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"Hobie" Alter : The Ocean as Playground.
The presentation examines the pre-eminent role of Hobie Alter, and company, in the worldwide growth of recreational water sports in the 20th century, and firmly intergrating the Polynesian concept of the ocean as a playground, into modern Western culture.
While the story is complex and has many contributors; Hobie played a major role in successfully modernising the ancient
Polynesian surfboard, outrigger canoe, and double-hulled sailing canoe, or "catamaran."
These watercraft are clearly represented in John Webber's
A View of KaraKakooa, in Owyhee, 1778, illustrating a surfboard rider, outrigger canoes (Hobie Kayaks), and the double-hulled sailing canoe (Hobie Cats).

As noted, the story is complex, and although the cast is numerous, some of the more prominent include Natt Herreshoff, Harry McLaren, Woody Brown, Joe Quigg, Kathy Kohner, Grubby Clarke, Phil Edwards, Merv Larson, Jim Drake, and Robbie Nash.

The surfboard is a direct descendant from man's first open-ocean watercraft, the wooden swimming float (Hornell, 1946), which was, as the name implies, instrumental in the development of the art of swimming, an essential, though often overlooked, component of surfriding, and water sports generally
Its role as a mode of transport, as a paddleboard, was still common
in Hawai'i, illustrated here by Webber, and as first reported by members of Cook's expedition.

While surfriding, on boards, in canoes , and/or as bodysurfing, was practised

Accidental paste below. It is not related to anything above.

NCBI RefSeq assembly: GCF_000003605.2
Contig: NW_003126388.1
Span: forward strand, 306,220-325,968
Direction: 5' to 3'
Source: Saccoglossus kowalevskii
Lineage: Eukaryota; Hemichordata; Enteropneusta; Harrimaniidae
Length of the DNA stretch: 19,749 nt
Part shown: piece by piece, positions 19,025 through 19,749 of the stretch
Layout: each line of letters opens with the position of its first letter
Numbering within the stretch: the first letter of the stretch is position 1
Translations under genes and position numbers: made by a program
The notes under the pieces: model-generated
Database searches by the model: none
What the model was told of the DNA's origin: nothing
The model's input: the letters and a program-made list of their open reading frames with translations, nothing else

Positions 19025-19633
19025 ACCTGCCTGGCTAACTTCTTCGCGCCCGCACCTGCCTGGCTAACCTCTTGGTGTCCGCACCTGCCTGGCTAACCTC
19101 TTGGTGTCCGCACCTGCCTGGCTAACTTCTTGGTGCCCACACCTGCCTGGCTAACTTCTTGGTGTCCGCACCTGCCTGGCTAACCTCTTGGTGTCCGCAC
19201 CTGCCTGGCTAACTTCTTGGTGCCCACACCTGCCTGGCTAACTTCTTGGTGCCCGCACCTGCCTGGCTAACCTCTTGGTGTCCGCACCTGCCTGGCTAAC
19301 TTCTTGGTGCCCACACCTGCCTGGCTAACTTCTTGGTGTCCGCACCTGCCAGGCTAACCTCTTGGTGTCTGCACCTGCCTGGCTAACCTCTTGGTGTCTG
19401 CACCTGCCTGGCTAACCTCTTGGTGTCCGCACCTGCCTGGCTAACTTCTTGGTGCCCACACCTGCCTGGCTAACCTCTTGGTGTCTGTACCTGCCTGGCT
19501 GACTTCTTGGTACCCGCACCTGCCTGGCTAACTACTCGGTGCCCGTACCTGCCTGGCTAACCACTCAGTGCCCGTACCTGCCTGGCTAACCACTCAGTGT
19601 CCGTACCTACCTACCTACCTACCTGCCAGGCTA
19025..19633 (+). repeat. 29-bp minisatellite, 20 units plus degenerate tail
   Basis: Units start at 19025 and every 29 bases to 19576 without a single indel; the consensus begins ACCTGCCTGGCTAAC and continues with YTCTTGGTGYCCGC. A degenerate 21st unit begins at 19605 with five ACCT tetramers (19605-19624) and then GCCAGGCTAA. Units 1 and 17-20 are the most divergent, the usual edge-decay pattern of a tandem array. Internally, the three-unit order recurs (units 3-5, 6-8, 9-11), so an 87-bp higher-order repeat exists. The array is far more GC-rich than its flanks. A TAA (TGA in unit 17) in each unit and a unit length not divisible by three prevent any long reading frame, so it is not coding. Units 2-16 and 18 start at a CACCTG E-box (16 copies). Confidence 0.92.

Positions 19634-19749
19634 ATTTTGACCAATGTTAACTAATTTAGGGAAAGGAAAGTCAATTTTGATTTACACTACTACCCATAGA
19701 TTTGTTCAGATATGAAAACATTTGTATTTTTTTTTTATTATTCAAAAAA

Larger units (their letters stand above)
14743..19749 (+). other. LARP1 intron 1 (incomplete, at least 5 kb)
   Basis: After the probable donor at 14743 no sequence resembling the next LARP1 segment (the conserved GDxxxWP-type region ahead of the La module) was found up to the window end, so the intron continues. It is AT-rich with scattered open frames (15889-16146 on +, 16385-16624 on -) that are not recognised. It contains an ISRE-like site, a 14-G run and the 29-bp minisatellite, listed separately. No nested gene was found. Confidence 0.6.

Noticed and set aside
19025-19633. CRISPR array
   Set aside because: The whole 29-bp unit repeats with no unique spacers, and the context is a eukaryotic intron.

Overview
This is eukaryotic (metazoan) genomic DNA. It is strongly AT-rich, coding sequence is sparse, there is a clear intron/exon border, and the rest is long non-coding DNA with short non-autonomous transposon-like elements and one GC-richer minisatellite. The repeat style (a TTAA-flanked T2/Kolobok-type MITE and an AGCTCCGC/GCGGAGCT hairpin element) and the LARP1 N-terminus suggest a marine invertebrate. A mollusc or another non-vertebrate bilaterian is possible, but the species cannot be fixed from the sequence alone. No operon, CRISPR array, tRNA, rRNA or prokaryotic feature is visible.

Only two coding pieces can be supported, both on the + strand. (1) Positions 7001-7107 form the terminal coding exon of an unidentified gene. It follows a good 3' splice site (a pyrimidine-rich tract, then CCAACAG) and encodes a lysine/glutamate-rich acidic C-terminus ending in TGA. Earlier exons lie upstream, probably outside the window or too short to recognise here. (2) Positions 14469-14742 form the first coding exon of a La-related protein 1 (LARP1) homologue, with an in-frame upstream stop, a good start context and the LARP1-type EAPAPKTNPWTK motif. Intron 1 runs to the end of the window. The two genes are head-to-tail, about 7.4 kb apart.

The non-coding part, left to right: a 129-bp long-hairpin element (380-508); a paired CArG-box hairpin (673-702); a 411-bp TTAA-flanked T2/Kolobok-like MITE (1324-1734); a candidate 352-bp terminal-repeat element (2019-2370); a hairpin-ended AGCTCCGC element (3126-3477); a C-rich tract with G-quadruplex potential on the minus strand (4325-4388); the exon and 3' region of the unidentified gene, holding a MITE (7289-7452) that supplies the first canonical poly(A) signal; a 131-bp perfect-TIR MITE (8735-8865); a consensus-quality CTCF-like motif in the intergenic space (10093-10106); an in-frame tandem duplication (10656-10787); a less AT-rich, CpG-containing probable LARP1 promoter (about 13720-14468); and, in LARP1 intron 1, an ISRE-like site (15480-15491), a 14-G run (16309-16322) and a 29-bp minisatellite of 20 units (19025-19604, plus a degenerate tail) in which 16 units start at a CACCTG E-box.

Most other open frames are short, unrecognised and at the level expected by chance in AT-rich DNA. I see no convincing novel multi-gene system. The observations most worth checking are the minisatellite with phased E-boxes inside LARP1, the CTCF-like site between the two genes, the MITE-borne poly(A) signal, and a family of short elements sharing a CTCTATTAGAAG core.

throughout Polynesia, it was most developed in Hawai'i; the largest tropical landmass with the richest natural resources, the largest population, and the best surfing conditions.
Whereas, in fact, most ancient surfers probably rode prone, in Hawai'i, riding while standing on their larger alaia surfboards was marked as the highest degree of skill, which became the modern norm.
Crucially, when standing, the rider adopts an off-set stance, with a leading and a trailing foot (usually identified as natural or goofy), and characteristic of all subsequent board sports- skateboard, sandboard, snowboard, sailboard, wakeboard, kiteboard, not to mention, the (expletive deleted), stand-up-paddle board.
The Hawai'ian alaia surfboard,
hand-carved from a single timber billet, was essentially replicated well into the 1940s.
In 2013, the numerous descendents of the alaia are almost too tedious to mention, see above, but also note the surfoplane, the coolite, the surfmat, the boggie board, the surf-ski, the wave-ski, and the rescue paddleboard.

Born in California in 1933, Hobart "Hobie" Alter began surfing in the late 1940s at Laguna Beach, riding the recently introduced Malibu board, largely the work of master-shaper, Joe Quigg.
prototype was the Darrylin board, originally constructed in 1947 for the teenage daughter of Hollywood mogul Darryl Zanuck, it was ridden and praised by the Malibu elite.
A shorter, thin balsa wood blank, laminated with fibreglass and with a large short-base fin,
this lightweight board revolutionised surfriding; for the experienced rider it vastly extended the range of suitable surf conditions, offered a dramatic increase in performance, and opened boardriding to a wider population, or, as some would say, "market."